Be­fore join­ing Bech­tel, Mr. Welch was as­sis­tant sec­re­tary of state for Near East­ern af­fairs and ne­go­ti­ated the nor­mal­iza­tion of ties with Libya. The U.S. re­stored diplo­matic ties with Libya after Col. Gad­hafi gave up his nu­clear weapons pro­gram and pro­vided the United States and Bri­tain with in­tel­li­gence on A.Q. Khan, a Pak­istani engi­neer who pro­vided nu­clear weapons tech­nol­ogy to Iran, Libya and North Korea.

An­other doc­u­ment found by Al-Jazeera in­side the per­sonal of­fice of Ab­dul­lah al-Senussi, Libya’s in­tel­li­gence chief, was a memo ad­dressed to Col. Gad­hafi’s son, Saif al-Is­lam, de­scrib­ing a con­ver­sa­tion be­tween an in­ter­me­di­ary for the son and Rep. Den­nis J. Kucinich, Ohio Demo­crat and out­spo­ken critic of the mil­i­tary in­ter­ven­tion in Libya since it was launched in March.

That doc­u­ment, ac­cord­ing to Al-Jazeera, said Mr. Kucinich was ask­ing for in­for­ma­tion aimed at dis­cred­it­ing the Libyan op­po­si­tion, such as ev­i­dence of cor­rup­tion and links to al Qaeda. The in­for­ma­tion re­quested by Mr. Kucinich, ac­cord­ing to the re­por t, was aimed at im­prov­ing the Libyan regime’s im­age, de­fend­ing Saif al-Is­lam from charges against the war in Libya, even be­fore it for­mally started, was pub­lic and well known. My ques­tions about the le­git­i­macy of the war, who the op­po­si­tion was, and what NATO was do­ing, were also well known and con­sis­tent with my of­fi­cial du­ties. Any im­pli­ca­tion I was do­ing any­thing other than try­ing to bring an end to an unau­tho­rized war is fic­tion.”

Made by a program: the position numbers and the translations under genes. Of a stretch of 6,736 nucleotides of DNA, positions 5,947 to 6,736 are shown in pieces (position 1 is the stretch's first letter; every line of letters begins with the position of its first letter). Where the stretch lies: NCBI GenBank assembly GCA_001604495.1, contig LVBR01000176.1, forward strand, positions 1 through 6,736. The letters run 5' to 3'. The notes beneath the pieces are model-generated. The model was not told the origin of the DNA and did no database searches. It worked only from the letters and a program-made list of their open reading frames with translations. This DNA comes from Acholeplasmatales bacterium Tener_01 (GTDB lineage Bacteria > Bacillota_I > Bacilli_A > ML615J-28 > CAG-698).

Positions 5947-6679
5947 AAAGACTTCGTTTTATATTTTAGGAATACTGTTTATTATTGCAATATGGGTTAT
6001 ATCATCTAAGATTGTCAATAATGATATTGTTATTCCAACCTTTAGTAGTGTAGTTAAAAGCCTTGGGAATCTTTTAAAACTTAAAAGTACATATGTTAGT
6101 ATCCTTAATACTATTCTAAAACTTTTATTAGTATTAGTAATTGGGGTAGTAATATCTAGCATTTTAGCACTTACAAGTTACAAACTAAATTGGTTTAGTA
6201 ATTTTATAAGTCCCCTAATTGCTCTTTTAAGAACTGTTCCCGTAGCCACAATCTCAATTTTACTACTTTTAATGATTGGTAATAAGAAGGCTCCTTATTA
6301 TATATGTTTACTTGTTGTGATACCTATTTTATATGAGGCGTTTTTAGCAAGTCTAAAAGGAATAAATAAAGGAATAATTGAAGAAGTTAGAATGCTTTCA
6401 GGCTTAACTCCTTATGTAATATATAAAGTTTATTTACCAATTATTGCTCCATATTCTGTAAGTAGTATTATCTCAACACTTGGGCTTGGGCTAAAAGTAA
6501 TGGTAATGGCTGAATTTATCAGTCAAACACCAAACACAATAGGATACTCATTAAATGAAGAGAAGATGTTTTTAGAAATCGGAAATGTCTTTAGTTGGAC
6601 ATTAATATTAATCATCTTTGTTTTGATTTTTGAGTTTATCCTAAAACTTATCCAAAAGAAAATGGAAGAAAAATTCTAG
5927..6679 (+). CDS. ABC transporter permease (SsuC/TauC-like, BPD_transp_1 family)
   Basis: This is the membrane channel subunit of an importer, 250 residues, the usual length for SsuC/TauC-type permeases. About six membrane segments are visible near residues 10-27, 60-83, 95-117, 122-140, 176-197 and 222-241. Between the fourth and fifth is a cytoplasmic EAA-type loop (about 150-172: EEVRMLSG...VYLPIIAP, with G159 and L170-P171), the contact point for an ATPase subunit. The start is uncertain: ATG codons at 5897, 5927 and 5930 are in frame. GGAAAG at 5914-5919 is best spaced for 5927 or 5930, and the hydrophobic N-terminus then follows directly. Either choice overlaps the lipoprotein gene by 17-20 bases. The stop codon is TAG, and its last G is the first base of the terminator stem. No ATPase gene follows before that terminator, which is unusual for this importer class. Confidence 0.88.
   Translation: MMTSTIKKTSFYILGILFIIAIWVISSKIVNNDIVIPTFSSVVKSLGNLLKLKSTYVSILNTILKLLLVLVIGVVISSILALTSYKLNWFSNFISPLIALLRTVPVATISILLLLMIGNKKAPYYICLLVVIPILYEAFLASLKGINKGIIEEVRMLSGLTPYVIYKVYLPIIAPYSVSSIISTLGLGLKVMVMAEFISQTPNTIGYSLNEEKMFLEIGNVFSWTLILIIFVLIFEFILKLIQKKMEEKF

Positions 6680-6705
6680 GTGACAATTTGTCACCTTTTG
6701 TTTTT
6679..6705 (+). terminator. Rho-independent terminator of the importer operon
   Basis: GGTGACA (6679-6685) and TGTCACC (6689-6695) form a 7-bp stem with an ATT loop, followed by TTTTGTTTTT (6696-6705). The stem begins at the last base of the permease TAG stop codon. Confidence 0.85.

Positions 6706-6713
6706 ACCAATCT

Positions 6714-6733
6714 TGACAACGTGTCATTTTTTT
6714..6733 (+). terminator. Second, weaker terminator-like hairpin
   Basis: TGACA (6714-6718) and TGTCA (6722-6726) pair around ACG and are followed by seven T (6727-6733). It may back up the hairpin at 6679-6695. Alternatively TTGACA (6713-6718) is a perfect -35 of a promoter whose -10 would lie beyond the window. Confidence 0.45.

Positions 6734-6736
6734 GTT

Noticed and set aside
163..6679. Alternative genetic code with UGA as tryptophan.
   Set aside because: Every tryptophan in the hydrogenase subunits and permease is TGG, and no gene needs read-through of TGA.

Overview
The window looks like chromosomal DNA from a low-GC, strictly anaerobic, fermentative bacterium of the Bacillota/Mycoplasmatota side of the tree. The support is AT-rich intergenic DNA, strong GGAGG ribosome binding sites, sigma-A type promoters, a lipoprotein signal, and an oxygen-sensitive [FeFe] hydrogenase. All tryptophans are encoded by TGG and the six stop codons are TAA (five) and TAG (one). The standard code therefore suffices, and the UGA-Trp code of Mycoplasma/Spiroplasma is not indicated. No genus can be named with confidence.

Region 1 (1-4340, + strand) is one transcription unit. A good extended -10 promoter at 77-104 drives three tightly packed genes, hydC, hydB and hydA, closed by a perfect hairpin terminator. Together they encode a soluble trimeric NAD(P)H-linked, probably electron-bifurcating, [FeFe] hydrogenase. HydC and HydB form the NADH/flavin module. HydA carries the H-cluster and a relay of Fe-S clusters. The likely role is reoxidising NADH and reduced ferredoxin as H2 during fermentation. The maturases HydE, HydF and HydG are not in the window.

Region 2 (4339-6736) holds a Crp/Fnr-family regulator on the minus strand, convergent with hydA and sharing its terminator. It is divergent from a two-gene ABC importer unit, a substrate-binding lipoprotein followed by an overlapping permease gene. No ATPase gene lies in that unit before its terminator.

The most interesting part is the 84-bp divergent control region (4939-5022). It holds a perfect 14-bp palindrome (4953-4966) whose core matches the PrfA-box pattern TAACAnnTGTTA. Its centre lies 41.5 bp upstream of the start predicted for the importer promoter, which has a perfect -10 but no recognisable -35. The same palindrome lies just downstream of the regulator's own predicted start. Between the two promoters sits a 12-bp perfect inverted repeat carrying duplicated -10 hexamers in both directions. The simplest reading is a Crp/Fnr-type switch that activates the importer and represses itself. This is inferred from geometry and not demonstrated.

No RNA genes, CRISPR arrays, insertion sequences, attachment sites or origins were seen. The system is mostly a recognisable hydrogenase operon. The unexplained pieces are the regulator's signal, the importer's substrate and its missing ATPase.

Tom Mali­nowski, the Wash­ing­ton di­rec­tor of Hu­man Rights Watch, said lim­ited con­tacts be­tween for­mer se­nior U.S. of­fi­cials and mem­bers of Col. Gad­hafi’s regime are not in­ap­pro­pri­ate.

“I have ab­so­lutely no prob­lem with a for­mer Amer­i­can of­fi­cial ad­vis­ing Gad­hafi, so long as he was ad­vis­ing him to not mas­sacre pris­on­ers as he did shortly after this pur­ported meet­ing took place,” Mr. Mali­nowski said.

“For all I know, that was 90 per­cent of what they talked about. Any­thing be­yond that sort of thing, though, I don’t think would be ap­pro­pri­ate.”

David Mack, a for­mer se­nior U.S. diplo­mat who spe­cial­ized in the Arab world, said: “It’s very nor­mal for Libyans who knew David Welch when he was as­sis­tant sec­re­tary, and that in­cludes Libyans with the Na­tional Tran­si­tional Coun­cil, to have reached out to Welch and for him to say he has re­ceived the mes­sage.”

Mr. Mack said hav­ing a meet­ing does not mean Mr. Welch would have said ev­ery­thing he is pur­ported to have said ac­cord­ing to the notes dis­closed by Al-Jazeera.

Mr. Mali­nowski said he was hope­ful about one el­e­ment of the Al-Jazeera story. “The one good thing about this story is that the re­porter said a guard tried to stop him when he was try­ing to leave the build­ing with these doc­u­ments,” he said. “The doc­u­ments in that min­istry are important his­tor­i­cal records of the Gad­hafi regime that will be needed for any fu­ture truth telling and jus­tice process.”

The United States be­gan nor­mal­iz­ing ties with Libya in 2004 when Pres­i­dent Bush lifted many U.S. sanc­tions against Libya by ex­ec­u­tive or­der. How­ever, the first U.S. am­bas­sador to Tripoli since 1972 was not sent un­til the end of 2008 after Col. Gad­hafi paid $1.5 bil­lion to the vic­tims of ter­ror­ism his regime had once spon­sored.